AskPat 111 Episode Transcript
Pat Flynn: What's up, everybody? Pat Flynn here, and welcome to Episode 111 of AskPat. Thank you so much for joining me today. Of course, this show wouldn't be possible without you, because you're the one who asks the questions that make this show possible. So thank you all, to the amazing people who ask questions here on the show. If you have a question you'd like potentially featured, head on over to AskPat.com and just ask right there.
And this show wouldn't be possible without our amazing sponsors, and this one is a crowd favorite. This is ZipRecruiter.com. You know, if you're going to hire anybody in your business to help you out in some way, shape, or form, it can be really difficult to find the right candidate. And there are a ton of sites out there where you can post a job description and get candidates for that position you want filled. Well, now your life is going to be made much easier with ZipRecruiter, because you can post to 50-plus job sites at once, with a single click. You don't have to waste time anymore, and they'll even highlight the best candidates for you, making it easy for you to hire the right person fast. So try it out right now for free if you go to ZipRecruiter.com/pat. Again, that's ZipRecruiter.com/pat.
Now let's get to today's question from Laura.
Laura: Hi Pat, my name is Laura, and my site is LatinizaDigital.com. My question is about languages in websites and podcasts. My target audience are Latino entrepreneurs who mostly are bilingual, but a percentage of them may prefer to produce some content in Spanish. So, should I separate my website and podcast feed into two separate entities for each language? Or it'll make more sense to mix the two, English and Spanish, under the same website? Like you have AskPat with SPI. And in the podcast scenario, we would be recording one episode in English, another in Spanish, within the same feed. I would love to hear your thoughts on this. And also, how do you think this decision would affect page rankings, SEO, and my ability to reach my audience? Thank you so much for everything that you do, Pat. You're awesome. Abrazo, or a hug, Laura. Thanks.
Pat Flynn: Laura, thank you so much for your question. And you know, this question might seem like an easy one on the surface. You know, your audience is bilingual, what's the best way to create a multi-language website? What about SEO? It's pretty complicated actually, because there's 1,001 different ways to do it. But I did do some research for this question because I was really interested, and I know there are a lot of people out there who also have bilingual websites. Well, the trick is, and probably the easiest thing to consider, is the fact that Google likes to see one language per page. I mean, there could be a little bit of second or third language on a page, to sort of direct people who may prefer that second language. But, generally speaking, Google, for SEO purposes, prefers to see one language per page. Not necessarily per website, but per page. Because think about it, those pages are what show up in the results, and in order to give the user at the end, who searches, the best experience, they're going to want that one page with the language that is best suited for them.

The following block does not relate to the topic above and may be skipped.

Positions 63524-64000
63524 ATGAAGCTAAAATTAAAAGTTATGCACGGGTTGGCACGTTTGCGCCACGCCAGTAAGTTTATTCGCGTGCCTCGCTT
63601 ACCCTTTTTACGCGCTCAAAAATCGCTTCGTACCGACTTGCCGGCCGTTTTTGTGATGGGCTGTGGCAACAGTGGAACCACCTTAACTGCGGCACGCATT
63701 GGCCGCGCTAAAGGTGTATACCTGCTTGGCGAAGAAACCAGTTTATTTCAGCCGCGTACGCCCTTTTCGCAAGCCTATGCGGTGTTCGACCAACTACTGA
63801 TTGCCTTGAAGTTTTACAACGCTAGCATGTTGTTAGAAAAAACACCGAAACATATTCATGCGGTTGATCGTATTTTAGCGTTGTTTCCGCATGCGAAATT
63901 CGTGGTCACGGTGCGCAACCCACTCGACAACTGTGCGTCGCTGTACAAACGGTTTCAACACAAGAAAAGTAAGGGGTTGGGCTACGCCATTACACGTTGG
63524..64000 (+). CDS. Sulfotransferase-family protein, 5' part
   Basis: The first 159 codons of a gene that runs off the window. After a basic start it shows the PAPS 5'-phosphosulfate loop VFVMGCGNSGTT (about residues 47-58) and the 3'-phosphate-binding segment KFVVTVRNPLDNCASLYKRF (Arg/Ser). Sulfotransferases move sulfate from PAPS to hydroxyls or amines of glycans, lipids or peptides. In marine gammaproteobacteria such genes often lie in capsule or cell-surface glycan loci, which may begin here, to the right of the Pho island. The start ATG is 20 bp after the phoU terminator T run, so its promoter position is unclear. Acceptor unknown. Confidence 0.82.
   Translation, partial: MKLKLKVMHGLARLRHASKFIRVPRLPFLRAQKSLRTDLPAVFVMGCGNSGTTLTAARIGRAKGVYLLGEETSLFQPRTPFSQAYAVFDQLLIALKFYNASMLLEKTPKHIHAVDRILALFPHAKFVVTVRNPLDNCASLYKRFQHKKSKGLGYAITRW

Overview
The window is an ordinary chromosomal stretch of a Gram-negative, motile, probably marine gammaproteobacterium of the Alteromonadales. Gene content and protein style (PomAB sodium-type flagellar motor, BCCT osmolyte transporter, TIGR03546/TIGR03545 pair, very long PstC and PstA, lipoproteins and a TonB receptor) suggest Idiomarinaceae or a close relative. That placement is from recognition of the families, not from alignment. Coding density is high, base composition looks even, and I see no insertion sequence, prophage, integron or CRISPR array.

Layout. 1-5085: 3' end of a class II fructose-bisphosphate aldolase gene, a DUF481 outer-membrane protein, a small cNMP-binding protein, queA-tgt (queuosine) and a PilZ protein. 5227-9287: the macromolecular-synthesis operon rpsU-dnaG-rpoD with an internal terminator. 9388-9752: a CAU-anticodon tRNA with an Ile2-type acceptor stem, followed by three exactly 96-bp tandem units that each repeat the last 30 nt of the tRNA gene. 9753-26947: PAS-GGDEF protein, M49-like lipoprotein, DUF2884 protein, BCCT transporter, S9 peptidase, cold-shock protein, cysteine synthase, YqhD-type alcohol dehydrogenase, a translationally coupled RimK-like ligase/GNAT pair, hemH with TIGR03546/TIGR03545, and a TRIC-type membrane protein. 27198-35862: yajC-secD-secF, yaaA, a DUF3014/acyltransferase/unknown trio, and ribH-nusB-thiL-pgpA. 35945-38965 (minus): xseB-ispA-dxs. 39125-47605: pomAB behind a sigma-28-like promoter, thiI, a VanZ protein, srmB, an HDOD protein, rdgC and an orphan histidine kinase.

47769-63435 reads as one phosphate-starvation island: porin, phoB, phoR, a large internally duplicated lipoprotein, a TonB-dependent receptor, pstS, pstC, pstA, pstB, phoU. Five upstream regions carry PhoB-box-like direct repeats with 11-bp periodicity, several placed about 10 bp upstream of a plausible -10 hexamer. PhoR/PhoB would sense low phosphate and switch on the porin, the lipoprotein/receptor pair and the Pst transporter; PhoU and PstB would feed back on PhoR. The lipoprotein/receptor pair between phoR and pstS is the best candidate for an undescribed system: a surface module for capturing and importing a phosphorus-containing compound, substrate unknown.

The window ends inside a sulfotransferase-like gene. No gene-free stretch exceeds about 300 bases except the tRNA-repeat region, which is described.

So that hopefully helps guide you a little bit, but there are a lot of other things to think about. You talked about a feed. I think it's important that, on the feed level, people can subscribe to the language that they prefer. So, for a podcast, for example, it wouldn't make sense to, or it would be inconvenient for a person to get two episodes; one in Spanish and one in English, or one in German and one in French. You know, it would just not make sense, because that other one wouldn't be useful at all, it would just be wasted space in somebody's phone when they get that new episode coming their way.
So, whatever language people prefer, they should have a feed that is specific for that language; both for text and for podcasts as well, and even for videos if that's the case. Now there are other different ways to handle it. Sites like Mashable, for example, they have different WordPress sites but all on the same domain. So what I mean by that is, for example, there's mashable.com for English, and there's fr.mashable.com for France. And, you know, this is where it gets a little bit technical, and I apologize if this is a little in over your head; it was a little bit over mine as well. Probably the best advice I can give you is to find a site that you know is multilingual and see what that experience is like. And if possible, try to get a contact of the blog owner just to see what has worked for them. You know, contacting a site like Mashable might be impossible, but there are perhaps other bilingual sites out there who have a great user experience that you could tap into, to see how they do it.